28 2) the existence of a controversy (not necessarily a pending sentence) between debtor and creditor (Court of Milan 20/7/1995, G.I. 1996, 523), and the appeal sentence is pending; 3) an initiative taken by the debtor (U.C.I.) (Civil Cassation 8577/1996) in order to protect himself from the risks linked to the responsibility for late payment (also where the debtor has not made a real offer, according to articles 1206 and subsequent paragraphs of the civil code, as per article 1220 of the civil code) in other words, being forced to request the repetition of the amount paid to the creditor; 4) according to article 669-quater of the code of civil procedure, the competent magistrate to handle the request for cautionary measures during the proceedings is the one before whom the case is pending, excluding the pending cases before the Justice of the Peace, before a foreign magistrate (in which case, the third paragraph of article 669-ter of the code of civil procedure, applies) or before the Court of Cassation (in which case nothing is required). 5) Jurisprudence recognises the possibility of granting the releasing sequester when the obligation to provide the service derives from an executive sentence which is not yet a final judgement. (Court of Milan, , in Foro Italiano 1970, 189) 3.8 Summoning a foreigner (who is also owner of the vehicle) and the insurance company at the U.C.I. without any vocatio in ius against the U.C.I. but with preliminary notification to the U.C.I. consortium. Relevant jurisprudence Court of Como, 22 January 2009, sentence no. 82 Since the party did not put forward any request for the conviction of the national bureau in the conclusions, nor was such a request minimally evident in the body of the introduction to the sentence subsequently notified to the U.C.I. it is not possible to formulate any case against the U.C.I. since the introduction to the present proceedings does not contain a request for the conviction of the foreign insurance company The hold-harmless summons by the Italian Central Office On this point there is an interesting ordinance of 13 November 2004 by the court of Mantua, which stated, correctly, that in the opinion of this magistrate, the hold-harmless summons of the U.C.I. does not seem merely formal since, according to article 6 of law no. 990/69 (pre-existing), the foreign insured party and the insurer are domiciled by law at the U.C.I. for the purposes of controversies regarding the insurance relationship or in cases of direct action, 28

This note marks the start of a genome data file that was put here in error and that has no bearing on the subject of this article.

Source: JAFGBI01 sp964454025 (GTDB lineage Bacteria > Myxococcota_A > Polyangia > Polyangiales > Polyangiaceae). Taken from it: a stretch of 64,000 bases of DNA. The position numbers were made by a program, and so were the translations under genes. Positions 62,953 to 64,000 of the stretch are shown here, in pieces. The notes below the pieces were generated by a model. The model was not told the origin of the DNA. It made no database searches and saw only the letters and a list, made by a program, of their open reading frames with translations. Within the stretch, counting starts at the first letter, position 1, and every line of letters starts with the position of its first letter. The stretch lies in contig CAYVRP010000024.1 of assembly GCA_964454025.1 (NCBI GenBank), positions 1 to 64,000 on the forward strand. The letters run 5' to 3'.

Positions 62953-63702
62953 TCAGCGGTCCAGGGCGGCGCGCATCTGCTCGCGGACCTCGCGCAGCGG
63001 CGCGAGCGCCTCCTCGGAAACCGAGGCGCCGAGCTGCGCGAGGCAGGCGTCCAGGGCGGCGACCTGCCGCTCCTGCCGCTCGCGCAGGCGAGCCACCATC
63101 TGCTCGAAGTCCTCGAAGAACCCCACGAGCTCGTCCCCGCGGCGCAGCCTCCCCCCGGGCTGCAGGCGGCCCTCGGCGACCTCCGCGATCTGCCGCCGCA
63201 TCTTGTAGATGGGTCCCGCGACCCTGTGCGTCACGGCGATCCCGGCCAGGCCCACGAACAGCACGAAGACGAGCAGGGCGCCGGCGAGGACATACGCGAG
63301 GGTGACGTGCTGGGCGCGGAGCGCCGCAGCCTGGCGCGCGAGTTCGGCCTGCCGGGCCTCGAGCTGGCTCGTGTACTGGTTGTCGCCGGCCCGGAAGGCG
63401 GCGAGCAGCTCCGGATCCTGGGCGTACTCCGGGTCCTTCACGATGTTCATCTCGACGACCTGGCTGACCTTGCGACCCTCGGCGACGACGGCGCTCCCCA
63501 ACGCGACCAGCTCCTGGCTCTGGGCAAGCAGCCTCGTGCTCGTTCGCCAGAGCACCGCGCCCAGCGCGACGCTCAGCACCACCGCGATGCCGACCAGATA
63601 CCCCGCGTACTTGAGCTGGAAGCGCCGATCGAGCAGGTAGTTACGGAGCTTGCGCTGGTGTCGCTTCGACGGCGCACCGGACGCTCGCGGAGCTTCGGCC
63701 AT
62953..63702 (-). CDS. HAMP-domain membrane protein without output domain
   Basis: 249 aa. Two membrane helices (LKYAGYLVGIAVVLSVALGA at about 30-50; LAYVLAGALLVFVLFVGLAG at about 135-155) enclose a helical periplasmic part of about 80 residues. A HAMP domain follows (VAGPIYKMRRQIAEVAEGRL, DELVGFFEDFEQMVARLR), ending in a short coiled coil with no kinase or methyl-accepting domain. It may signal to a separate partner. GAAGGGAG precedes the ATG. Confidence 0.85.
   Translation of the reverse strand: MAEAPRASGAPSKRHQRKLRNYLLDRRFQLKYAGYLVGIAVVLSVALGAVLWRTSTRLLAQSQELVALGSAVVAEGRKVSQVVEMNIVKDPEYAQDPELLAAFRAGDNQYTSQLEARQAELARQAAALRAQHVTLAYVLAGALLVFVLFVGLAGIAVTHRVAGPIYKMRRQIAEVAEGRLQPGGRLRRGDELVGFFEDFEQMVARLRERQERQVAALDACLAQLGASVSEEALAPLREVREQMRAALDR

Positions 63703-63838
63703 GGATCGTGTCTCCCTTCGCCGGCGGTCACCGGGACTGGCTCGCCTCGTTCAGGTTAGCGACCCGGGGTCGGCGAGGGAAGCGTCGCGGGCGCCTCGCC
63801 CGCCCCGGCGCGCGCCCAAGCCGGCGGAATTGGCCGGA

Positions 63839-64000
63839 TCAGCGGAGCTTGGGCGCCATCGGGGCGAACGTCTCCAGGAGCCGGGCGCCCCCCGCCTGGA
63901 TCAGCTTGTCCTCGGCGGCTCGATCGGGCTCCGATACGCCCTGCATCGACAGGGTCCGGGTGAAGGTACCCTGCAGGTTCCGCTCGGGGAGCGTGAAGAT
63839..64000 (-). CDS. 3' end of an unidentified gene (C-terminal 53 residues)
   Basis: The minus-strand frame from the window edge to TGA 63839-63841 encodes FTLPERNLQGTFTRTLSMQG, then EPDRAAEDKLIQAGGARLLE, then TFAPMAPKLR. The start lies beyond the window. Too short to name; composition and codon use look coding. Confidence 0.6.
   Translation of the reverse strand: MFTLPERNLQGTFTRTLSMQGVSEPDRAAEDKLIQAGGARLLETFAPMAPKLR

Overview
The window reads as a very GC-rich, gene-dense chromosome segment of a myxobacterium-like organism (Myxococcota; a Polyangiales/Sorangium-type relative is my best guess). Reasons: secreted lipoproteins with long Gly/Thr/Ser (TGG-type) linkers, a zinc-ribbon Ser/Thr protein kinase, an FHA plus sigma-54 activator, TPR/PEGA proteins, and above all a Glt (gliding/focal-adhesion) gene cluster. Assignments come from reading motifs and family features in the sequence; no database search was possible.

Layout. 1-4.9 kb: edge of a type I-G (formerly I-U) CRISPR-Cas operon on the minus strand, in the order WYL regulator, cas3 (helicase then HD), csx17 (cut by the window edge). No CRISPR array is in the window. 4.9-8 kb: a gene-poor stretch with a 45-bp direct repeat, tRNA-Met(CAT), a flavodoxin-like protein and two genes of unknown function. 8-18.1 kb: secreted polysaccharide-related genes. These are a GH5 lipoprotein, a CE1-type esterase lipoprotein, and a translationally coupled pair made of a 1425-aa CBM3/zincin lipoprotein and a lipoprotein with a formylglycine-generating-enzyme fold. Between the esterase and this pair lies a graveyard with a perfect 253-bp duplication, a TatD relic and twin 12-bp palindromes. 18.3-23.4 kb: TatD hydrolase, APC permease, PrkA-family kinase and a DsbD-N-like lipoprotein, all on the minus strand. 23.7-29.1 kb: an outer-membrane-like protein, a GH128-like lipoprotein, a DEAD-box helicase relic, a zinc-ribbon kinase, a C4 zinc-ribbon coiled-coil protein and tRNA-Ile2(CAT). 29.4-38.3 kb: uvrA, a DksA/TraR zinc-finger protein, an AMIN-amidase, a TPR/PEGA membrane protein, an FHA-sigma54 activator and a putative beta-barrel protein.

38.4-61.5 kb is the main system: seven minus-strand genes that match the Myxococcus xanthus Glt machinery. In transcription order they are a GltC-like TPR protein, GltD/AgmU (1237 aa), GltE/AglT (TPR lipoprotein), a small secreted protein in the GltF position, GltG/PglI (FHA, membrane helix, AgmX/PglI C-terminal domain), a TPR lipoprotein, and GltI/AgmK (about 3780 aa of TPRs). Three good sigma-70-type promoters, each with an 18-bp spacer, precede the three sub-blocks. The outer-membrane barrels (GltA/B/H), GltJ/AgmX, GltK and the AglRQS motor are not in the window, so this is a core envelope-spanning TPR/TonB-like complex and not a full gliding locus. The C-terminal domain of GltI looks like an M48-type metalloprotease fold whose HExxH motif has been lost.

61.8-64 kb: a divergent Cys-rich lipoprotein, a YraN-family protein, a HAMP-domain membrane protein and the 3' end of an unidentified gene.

29 while in the case under consideration a hold-harmless request has been made which would have involved the direct citation of the third foreign injured party according to the general rules as per article 142 of the code of civil procedure. On the other hand, the code of private insurance companies, following the sense of the abrogated law no. 990 of 24 December 1969, grants only to the injured party the possibility of taking direct action against the insurance company of the responsible party; and, quite frankly, the insurance company that makes a holdharmless request cannot be considered as an injured party. The conclusion we can draw is that when, for example, the defendant blames the owner or foreign driver, they can indeed be served with a hold-harmless summons delivered to their foreign residence, as per article 142 of the code of civil procedure, with the caveat that if they wish to make a hold-harmless case against the U.C.I., the latter may well object to the lack of passive legitimacy and anyway the impossibility of taking further proceedings against it, in terms of direct action. EXERCISING DIRECT ACTION Comes into the category of injured party: Does not come into the category of injured party: The person who suffered lesions the insurer who makes a hold-harmless The person who suffered material damage request against another party involved in the The employer of the injured person accident The family members of the injured person The owner of the goods which have been lost because of the accident The insurer who reimbursed the damages against a comprehensive policy, and who takes on the rights of the insured party The bodywork repairer with credit against the insurance company following repairs to the vehicle The heirs of a person who died in a road accident 29